Problem Identification and Hypothesis Generation in
Preliminary Analytical Review: An Investigation of Experience Effects
Analytical review has been characterized as a diagnostic, sequential and iterative process consisting of four stages -- mental representation, hypothesis generation, information search and hypothesis evaluation [Koonce, forthcoming]. In the mental representation stage (hereafter referred to as "problem identification"), the auditor determines that an unusual fluctuation exists in an account balance. The auditor then develops an hypothesis to explain the unexpected fluctuation. This hypothesis guides the information search for additional data to be used in the final hypothesis evaluation stage. If the hypothesis is determined not to explain the unexpected fluctuation, the auditor generates another hypothesis, and the process begins again. Thus, each unexpected account fluctuation is a problem that must be identified, and the cause of that fluctuation is the problem solution. Previous audit research has primarily focused on the hypothesis generation and hypothesis evaluation stages in isolation (e.g., Church and Schneider 1990; Heiman 1990; Koonce 1992; Libby 1985; Libby and Frederick 1990). However, since analytical review is a sequential process [Blocher and Cooper 1988; Koonce 1993], successful hypothesis generation first requires successful problem identification. This study builds upon these previous studies and contributes to our understanding of the overall analytical review process by investigating the less frequently examined problem identification stage.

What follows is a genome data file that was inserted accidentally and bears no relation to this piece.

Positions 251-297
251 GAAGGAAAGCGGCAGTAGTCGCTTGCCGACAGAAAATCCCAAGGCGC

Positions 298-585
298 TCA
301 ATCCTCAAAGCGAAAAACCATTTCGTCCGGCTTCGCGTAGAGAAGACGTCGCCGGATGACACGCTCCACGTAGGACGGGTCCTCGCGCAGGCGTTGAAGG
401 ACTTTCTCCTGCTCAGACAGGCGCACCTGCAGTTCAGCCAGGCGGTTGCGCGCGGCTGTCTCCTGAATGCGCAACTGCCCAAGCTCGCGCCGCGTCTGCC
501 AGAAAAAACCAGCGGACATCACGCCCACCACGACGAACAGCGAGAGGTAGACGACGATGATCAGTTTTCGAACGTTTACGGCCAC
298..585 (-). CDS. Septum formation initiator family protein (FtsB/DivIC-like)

Auditors' ability to identify material financial statement errors through analytical procedures is examined using a computerized process-tracing methodology. Since cognitive psychology and auditing research have both demonstrated experience-related differences in problem solving approaches and results [see, e.g., Chi, Glaser and Rees 1982; Bonner 1990; Biggs, Mock and Watkins 1988], four experience measures, one general and three task-specific, are employed to assess auditors' problem identification and hypothesis generation abilities. The results indicate that only one experience measure, formal training in analytical review, explained differences in problem identification ability, i.e. auditors with training in the use of analytical procedures were better at identifying errors than auditors with no such training. This suggests that formal training in the proper use of analytical procedures can improve auditors' ability to detect errors in financial statements. Auditors with more training were also more likely to identify errors in accounts that they had recently found to contain errors in an actual audit. Contrary to expectation, no experience effects were found for auditors' hypothesis generation ability. Such a finding suggests that problem identification skills and hypothesis generation skills may develop separately. The study also fails to replicate the accessibility effects in hypothesis generation reported by Libby  and Libby and Frederick .
This study explicitly examines the link between the identification of a material unexpected account fluctuation and the development of an explanation for that error. Additionally, the experimental materials provided to the auditors create a richer environment in which to study analytical review than many previous studies.
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